The SEDRIS API may be downloaded as part of the SEDRIS SDK Release from the SEDRIS SDK Product Downloads page.
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SEDRIS provides a standard API to manipulate transmittals. The API allows users of SEDRIS to ignore media and implementation details by abstracting SEDRIS data through the API. The API provides transmittal manipulation cababilities through object retrieval, creation, and modification functionality.
SEDRIS transmittals can be accessed through open transmittal function calls that provide different access permissions.
The API calls will use private data types to extract the SEDRIS objects from a transmittal. These private data types can be thought of as handles to the data allocated by the API, and are used to pass data in and out of API functions. These private data types are valid until they are passed into a corresponding Free function. The most important of these private data types are the DRM class object handles. These types are used for objects retrieved from and created using the API, and are passed back into the function FreeObject in order for the API to release any corresponding data.
The API provides capabilities to retrieve all transmittal traversing the hierarchy of DRM objects. Thus, there are functions that traverse all three types of object relationships, aggregate, component, and associate; retrieve object data, and set API behaviour for converting object data.
In order to start consuming transmittal data, a transmittal is opened and the root object retrieved. The root object is the root of the hierarchy tree of the transmittal as specified by the DRM. Navigation of the transmittal can then be performed starting at the root object and using the API.
A user may specify how Inter Transmittal Referencing (ITR) will be handled during consumption. This allows the API to determine how to retrieve objects that are related through ITR. This allows a user to return no objects with ITR, report that there is an object pointed to, but not retrieve it, and to retrieve all objects including objects pointed to by ITR.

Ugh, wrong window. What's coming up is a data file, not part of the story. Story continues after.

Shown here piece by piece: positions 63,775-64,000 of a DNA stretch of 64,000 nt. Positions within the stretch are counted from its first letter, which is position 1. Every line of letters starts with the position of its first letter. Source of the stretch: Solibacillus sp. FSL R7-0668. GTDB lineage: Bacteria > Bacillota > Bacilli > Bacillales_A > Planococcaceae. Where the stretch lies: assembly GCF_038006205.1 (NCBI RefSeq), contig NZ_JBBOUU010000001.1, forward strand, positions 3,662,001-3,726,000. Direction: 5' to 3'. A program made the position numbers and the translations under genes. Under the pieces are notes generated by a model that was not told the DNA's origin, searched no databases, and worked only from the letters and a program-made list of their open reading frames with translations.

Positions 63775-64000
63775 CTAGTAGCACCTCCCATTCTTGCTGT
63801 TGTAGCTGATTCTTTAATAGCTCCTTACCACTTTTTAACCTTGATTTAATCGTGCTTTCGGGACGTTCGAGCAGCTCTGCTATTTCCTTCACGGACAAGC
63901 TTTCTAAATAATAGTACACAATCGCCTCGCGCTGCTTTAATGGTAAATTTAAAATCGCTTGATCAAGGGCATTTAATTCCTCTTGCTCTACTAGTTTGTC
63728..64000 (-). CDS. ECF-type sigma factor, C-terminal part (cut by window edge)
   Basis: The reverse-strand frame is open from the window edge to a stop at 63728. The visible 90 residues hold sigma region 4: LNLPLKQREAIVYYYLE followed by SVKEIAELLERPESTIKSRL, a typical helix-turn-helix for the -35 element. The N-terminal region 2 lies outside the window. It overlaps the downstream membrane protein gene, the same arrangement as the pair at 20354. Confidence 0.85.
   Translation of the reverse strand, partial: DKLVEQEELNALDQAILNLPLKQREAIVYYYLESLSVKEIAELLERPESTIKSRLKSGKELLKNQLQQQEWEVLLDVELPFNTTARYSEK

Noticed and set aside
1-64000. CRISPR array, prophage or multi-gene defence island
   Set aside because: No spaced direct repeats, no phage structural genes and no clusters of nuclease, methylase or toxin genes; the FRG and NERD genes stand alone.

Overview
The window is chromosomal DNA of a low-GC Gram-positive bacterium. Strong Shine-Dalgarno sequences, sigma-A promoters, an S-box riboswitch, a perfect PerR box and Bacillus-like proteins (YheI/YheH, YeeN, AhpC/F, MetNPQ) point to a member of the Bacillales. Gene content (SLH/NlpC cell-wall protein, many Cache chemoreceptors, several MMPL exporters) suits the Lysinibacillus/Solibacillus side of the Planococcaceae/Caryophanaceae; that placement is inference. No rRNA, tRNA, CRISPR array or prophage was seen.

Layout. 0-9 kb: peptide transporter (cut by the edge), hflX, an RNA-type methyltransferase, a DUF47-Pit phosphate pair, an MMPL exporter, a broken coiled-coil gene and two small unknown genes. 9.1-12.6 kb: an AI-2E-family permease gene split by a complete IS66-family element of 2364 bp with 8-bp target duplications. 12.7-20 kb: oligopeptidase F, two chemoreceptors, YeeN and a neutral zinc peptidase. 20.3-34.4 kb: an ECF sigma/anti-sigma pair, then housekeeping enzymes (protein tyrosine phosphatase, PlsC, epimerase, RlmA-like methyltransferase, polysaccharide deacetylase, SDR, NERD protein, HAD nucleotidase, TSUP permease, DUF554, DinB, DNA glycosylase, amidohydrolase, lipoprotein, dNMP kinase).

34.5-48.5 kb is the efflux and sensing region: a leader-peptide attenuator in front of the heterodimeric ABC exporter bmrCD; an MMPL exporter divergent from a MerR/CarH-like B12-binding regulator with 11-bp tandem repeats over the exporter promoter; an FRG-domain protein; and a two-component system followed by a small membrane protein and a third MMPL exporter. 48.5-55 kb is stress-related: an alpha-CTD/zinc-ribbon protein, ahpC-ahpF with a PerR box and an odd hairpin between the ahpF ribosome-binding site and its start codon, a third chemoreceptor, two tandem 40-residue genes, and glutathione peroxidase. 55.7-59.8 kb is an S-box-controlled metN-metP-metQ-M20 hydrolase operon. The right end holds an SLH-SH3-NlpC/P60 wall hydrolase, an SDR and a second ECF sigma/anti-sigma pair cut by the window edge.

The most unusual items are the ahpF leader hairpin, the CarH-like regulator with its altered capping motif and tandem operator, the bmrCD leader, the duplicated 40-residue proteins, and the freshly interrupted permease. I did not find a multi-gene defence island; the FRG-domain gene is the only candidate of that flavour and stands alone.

The API provides the capabilities to retrieve a single component, aggregate, or associate of an object in a transmittal.
The API provides the iterator private data type in order to cycle through a set of DRM objects that are related to an object. There are three types of iterators aggregate, component, and associate, one for each allowed DRM relationship type. The API iterators create an internal list of DRM objects,which are then sequentially retrieved through API calls.
The iterators use the search capability provided by the API. Objects in the iterator list are retrieved. When the iterator list has been exhausted, the iterator can be deallocated.
An aggregate iterator is created that allows the user to provide a Search Filter. If no Search Filter is provided, the iterator will initialize to all aggregates. The user cycles through the list and when there are no more objects in the list, the iterator is freed.
An associate iterator is created allowing the user to provide a Search Filter. If no Search Filter is provided, then the iterator will initialize to all associates. The user cycles through the list and when there are no more objects in the list, the iterator is freed.